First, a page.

A Universe from Nothing: Why There Is Something Rather than Nothing. By Lawrence M. Krauss. New York: Free Press, 2011. 256 pp. $24.99 (hardcover).
For a book that has a lot to say about nothing, there is quite a lot in it. Lawrence Krauss, a cosmologist and Foundation Professor and Director of the Origins Project at Arizona State University, and an increasingly recognized spokesperson for atheism, gives a sweeping overview of the state of cosmology, with plenty of historical tidbits and open-ended questions for the curious. The overall argument is that the statement that “something cannot come from nothing” (that is, how can the Big Bang have occurred from nothing?) collapses under recent theoretical and observational research in astrophysics. Beyond providing the science and making it comprehensible to a nonphysicist such as myself, Krauss offers that these new explanations make religious explanations (God, gods, other deities, or what have you) increasingly unnecessary to explain the origin of the universe. This is not a science book, but rather a science and religion book, and Krauss proudly promotes atheism. Fine by me, but it is something readers should be aware of.
The book stems from a very successful YouTube video of Krauss’ lecture by the same name (currently, it has over 1,187,000 views). I’ve enjoyed the video several times, and there are great lines from it, so I was excited to hear that Krauss was extending his lecture into a book. I recently read Lisa Randall’s 2011 book Knocking on Heaven’s Door: How Physics and Scientific Thinking Illuminate the Universe and the Modern World (which I reviewed for the Portland Book Review), and she states that recent work in cosmology aims to “ultimately tell us about who we are and where we came from.” Krauss certainly does this in A Universe From Nothing, and here are some quotables:
The universe is the way it is, whether we like it or not. (xii)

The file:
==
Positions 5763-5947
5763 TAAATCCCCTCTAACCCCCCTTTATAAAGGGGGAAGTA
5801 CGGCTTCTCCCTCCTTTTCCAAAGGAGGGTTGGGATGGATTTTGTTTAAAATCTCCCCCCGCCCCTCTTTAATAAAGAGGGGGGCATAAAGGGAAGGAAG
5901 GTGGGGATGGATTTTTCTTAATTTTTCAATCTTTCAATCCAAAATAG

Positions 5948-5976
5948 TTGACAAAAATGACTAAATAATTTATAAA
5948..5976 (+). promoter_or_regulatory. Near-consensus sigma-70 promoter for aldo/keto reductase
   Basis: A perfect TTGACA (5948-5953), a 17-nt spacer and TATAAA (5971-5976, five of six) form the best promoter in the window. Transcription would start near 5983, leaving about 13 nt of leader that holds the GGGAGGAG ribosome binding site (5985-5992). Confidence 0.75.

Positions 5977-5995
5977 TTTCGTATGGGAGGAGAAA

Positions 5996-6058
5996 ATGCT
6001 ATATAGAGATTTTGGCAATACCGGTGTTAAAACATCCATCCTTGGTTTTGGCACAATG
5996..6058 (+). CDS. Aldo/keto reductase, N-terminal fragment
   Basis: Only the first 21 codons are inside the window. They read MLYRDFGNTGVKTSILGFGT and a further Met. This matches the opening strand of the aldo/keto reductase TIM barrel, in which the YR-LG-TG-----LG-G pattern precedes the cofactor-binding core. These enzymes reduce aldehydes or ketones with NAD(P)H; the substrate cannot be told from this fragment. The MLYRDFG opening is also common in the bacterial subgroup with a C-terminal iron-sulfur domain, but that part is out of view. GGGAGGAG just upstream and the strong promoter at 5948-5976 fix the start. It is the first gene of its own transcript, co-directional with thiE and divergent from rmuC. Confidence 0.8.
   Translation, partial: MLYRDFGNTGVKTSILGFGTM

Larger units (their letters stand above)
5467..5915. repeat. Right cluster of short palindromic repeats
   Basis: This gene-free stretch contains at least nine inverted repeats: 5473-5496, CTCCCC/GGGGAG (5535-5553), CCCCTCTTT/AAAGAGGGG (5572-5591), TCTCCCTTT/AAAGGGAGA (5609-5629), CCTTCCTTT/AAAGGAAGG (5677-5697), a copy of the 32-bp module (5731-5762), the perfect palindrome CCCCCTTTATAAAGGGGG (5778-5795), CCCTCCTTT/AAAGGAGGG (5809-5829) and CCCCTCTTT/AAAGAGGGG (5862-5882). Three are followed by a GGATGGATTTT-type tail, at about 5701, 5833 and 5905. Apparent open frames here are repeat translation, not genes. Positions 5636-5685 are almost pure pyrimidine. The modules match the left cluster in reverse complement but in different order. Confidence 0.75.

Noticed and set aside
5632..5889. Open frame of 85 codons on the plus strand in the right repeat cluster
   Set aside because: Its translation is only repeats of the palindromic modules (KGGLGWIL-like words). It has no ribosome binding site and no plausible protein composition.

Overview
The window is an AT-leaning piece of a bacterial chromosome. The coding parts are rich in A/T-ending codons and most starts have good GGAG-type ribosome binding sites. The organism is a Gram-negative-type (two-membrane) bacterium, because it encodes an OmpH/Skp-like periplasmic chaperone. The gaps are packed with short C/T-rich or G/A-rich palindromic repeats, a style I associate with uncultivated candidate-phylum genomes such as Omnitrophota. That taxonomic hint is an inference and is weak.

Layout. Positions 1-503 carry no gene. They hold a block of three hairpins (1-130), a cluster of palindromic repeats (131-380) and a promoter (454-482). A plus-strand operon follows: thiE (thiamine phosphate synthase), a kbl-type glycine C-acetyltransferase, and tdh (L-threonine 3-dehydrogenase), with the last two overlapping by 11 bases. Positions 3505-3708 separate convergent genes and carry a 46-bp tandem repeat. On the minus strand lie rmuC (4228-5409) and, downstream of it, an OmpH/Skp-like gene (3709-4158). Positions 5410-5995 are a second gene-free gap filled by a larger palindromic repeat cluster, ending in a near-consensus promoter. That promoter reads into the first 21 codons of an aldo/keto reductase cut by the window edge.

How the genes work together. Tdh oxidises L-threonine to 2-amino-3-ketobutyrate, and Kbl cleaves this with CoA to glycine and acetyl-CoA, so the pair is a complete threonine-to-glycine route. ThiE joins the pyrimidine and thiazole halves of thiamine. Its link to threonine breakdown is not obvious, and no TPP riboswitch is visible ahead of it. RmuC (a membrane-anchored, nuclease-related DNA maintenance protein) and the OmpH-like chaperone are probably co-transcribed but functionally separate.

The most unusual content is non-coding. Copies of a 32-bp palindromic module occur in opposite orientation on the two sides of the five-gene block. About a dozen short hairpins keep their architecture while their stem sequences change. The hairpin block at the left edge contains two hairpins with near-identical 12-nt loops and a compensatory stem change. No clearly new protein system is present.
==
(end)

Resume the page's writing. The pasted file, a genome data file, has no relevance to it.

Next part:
One of the most poetic facts I know about the universe is that essentially every atom in your body was once inside a star that exploded. Moreover, the atoms in your left hand probably came from a different star than did those in your right. We are all, literally, star children, and our bodies are made of stardust. (17)
Over the course of the history of our galaxy, about 200 million stars have exploded. These myriad stars sacrificed themselves, if you wish, so that one day you could be born. I suppose that qualifies them as much as anything else for the role of saviors. (19) [in the lecture, Krauss stated it this way: “So, forget Jesus. The stars died so that you could be here today.”]
If we are all stardust, as I have written, it is also true, if inflation happened, that we all, literally, emerged from quantum nothingness. (98)
If the universe were any other way, we could not live in it. (136)
If we wish to draw philosophical conclusions about our own existence, our significance, and the significance of the universe itself, our conclusions should be based on empirical knowledge. A truly open mind means forcing out imaginations to conform to the evidence of reality, and not vice versa, whether or not we like the implications. (139)